In short, Lipton learned that, behind closed doors, an incumbent politician wanted to raise a lot of money for re-election because it would deter potential challengers, and that his chief of staff was grateful to his campaign donors. Anyone who has spent any time at all in a capital city knows as much. Hardly compelling.

Moreover, in the case of the Acorn sting (or scam, depending on your perspective), the posers entered a place of business, where most of us would expect at least some contact with the outside world. The meeting Lipton attended was held at a townhouse, and was expressly closed to the public and the press. If I throw a party and leave the front door unlocked for my guests, are strangers entitled to enter and stay until someone expressly asks them to leave? By what right?

It is perfectly fair for the public that consumes The New York Times’ journalism to wonder how the paper’s editorial decisions are reached. Is The Times ready to put cameras in the room where it holds its daily news meeting so it can stream the discussion live online? Or to turn its newsroom into the set of a reality TV series? Doubtless politicians speak differently when they have some expectation of privacy. So do journalists – and everyone else, for that matter.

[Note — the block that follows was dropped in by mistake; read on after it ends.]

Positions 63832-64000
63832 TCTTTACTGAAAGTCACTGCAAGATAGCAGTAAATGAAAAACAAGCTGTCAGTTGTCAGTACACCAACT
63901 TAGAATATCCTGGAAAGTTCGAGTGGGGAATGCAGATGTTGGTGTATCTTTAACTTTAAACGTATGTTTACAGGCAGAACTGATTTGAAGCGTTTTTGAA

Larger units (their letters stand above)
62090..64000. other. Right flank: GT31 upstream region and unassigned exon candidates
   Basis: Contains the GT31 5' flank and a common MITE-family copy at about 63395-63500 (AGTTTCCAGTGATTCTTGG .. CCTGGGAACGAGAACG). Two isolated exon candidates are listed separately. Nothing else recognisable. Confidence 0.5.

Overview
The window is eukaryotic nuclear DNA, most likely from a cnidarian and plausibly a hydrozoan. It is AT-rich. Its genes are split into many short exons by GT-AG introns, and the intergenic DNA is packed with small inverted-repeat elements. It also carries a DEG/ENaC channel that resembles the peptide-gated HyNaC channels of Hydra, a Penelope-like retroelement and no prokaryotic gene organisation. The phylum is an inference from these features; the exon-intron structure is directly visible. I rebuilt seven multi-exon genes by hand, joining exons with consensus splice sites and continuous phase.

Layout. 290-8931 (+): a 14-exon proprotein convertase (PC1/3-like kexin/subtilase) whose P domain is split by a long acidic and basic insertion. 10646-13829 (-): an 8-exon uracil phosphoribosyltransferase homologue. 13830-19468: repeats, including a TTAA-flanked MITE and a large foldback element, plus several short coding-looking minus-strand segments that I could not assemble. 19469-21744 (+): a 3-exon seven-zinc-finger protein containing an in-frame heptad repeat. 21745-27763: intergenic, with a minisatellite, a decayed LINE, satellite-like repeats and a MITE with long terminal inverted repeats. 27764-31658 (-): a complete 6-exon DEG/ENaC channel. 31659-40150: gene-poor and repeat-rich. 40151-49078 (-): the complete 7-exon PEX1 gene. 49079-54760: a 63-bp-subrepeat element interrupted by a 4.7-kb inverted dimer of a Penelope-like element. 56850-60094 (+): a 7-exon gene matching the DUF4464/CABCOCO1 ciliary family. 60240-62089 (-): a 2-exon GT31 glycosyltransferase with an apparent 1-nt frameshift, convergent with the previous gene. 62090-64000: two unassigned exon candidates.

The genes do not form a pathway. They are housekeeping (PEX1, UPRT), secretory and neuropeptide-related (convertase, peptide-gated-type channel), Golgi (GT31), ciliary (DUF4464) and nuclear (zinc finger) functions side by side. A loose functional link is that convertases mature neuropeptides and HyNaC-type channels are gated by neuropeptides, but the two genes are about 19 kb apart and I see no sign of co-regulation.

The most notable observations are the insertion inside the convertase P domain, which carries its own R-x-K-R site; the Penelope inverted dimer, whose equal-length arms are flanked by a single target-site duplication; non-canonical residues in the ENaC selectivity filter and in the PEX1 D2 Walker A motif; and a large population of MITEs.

Can journalistic ends justify the means? Sometimes. But the Baucus fundraiser does not rise to the level of publishing the Pentagon Papers. And although different public editors will naturally have different interpretations of similar situations, Sullivan’s column smacks of rationalizing, rather than impartial review.

If this is the best The Times’ public editor can manage, maybe a better place to have examined Lipton’s conduct would have been the newspaper’s Ethicist column.